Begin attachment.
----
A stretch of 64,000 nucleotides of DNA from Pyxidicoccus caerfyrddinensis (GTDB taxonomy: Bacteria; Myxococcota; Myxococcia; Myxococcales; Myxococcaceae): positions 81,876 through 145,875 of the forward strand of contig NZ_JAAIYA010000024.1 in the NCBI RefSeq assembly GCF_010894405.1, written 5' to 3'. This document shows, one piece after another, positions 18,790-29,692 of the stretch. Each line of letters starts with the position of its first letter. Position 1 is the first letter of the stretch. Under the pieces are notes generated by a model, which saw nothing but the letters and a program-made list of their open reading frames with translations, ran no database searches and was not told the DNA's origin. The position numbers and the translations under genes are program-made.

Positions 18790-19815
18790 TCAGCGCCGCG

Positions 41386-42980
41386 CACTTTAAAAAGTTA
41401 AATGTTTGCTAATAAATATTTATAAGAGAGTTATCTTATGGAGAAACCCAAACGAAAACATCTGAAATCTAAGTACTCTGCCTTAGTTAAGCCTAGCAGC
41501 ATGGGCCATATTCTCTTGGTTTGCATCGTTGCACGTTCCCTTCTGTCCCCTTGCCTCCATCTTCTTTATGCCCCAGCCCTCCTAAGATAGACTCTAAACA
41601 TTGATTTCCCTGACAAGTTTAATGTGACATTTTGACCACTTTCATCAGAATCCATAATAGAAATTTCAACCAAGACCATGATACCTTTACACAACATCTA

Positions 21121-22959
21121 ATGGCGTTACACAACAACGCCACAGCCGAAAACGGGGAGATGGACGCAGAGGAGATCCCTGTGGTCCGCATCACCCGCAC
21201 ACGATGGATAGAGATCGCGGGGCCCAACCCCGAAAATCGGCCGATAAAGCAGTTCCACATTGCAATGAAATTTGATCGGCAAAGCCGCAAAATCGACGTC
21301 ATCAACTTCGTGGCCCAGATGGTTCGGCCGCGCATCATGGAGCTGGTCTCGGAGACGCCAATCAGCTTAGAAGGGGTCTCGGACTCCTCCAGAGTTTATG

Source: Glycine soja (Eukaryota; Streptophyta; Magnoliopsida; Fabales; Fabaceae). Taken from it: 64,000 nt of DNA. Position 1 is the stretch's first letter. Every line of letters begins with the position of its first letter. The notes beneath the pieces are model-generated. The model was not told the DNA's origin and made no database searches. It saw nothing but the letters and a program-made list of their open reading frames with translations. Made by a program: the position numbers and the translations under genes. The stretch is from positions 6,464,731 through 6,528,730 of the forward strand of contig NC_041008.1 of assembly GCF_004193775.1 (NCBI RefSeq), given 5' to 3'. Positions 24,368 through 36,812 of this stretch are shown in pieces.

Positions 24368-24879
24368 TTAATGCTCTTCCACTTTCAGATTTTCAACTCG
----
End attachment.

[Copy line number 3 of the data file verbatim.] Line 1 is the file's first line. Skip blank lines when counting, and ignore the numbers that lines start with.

18790 TCAGCGCCGCG